Amos Oz was a generous and wise man. Anyone who had the good fortune of sharing a cup of coffee with him in the morning, even those who did not see eye to eye with him, got to hear him analyze our reality with wisdom. He had a deep understanding both of human nature and the nature of politics.
Amos Oz had a broad perspective. I felt so educated and enlightened after every meeting with him. There is no doubt he was one of the greatest writers of Hebrew literature, and one of the greatest literary figures in the world.
He influenced many writers of my generation and of the generation that followed. His book "In the Land of Israel" had a tremendous impact on me as I began writing my book "The Yellow Wind." I remember reading this book for the first time. Almost after every chapter, I had to put down the book and take a deep breath. When do I feel influenced by an author? When I finish a book, and the desire to write stirs within me. Not necessarily to write like the author, but to write simply for the joy of creation. I have experienced that feeling more than once after reading an Amos Oz book, and especially after reading his novel "A Tale of Love and Darkness."
This creation describes like no other the great story of our lives here in Israel, and the complications they entail. I've heard hundreds of people, who had neither the understanding nor the affinity for Israel, say that reading his works suddenly gave them insight into the Israeli situation, Israeli anxieties, Israeli self-inflicted failure, and the greatness of the fact the State of Israel exists.
Amos managed to convey all of this through his personal story, his unsentimental childhood biography, and the way he slowly opened up to his readers. I've always felt that "A Tale of Love and Darkness" underwent a process of nationalization, of becoming state property. "What's in an Apple" is the reclamation by Amos of this nationalization because it showed him as his friends knew him—open, and with an extraordinary sense of humor and Irony. These two books describe quite accurately the Amos I knew.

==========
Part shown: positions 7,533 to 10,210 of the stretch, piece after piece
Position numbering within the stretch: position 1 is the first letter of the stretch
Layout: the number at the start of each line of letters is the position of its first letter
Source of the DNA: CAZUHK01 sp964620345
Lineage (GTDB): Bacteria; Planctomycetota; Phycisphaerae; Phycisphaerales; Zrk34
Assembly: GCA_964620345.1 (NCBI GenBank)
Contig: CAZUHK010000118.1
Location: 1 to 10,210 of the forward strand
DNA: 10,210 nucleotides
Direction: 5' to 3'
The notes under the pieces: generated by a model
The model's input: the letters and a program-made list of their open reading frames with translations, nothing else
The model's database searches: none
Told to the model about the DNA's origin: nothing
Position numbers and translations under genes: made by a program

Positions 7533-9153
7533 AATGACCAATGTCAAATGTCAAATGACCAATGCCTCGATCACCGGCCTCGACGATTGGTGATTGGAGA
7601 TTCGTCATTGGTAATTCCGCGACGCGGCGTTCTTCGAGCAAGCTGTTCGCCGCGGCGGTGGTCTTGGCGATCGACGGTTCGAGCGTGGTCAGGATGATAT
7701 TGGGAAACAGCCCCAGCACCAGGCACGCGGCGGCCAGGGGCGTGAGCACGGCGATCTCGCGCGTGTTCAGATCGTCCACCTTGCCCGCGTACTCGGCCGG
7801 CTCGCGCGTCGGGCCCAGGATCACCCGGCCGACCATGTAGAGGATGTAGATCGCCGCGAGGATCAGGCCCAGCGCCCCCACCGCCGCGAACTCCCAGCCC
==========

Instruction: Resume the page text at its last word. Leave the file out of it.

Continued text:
He always shared his infinite love. Even when the both of us competed over the Man Booker Prize. Amos did not attend the award ceremony. When I won, I explained how difficult it was for me that Amos was not there, and I quoted Isaac Newton's statement that, "If I have seen further, it is by standing on the shoulders of giants." I feel that I and the rest of my generation indeed stood on the shoulders of giants—Amos Oz and A. B. Yehoshua, may he live a long life. I knew Amos went to bed early, so I didn't call him when I won. But I did so the next day and we had a very warmhearted conversation.
When someone of the caliber of Amos Oz is taken from us—and I think many Israelis feel the same, even those who didn't agree with him—something is diminished. Amos Oz will no longer be the scribe of our reality, because there isn't another like him. His passing evokes pain and loss. For it is truly sad.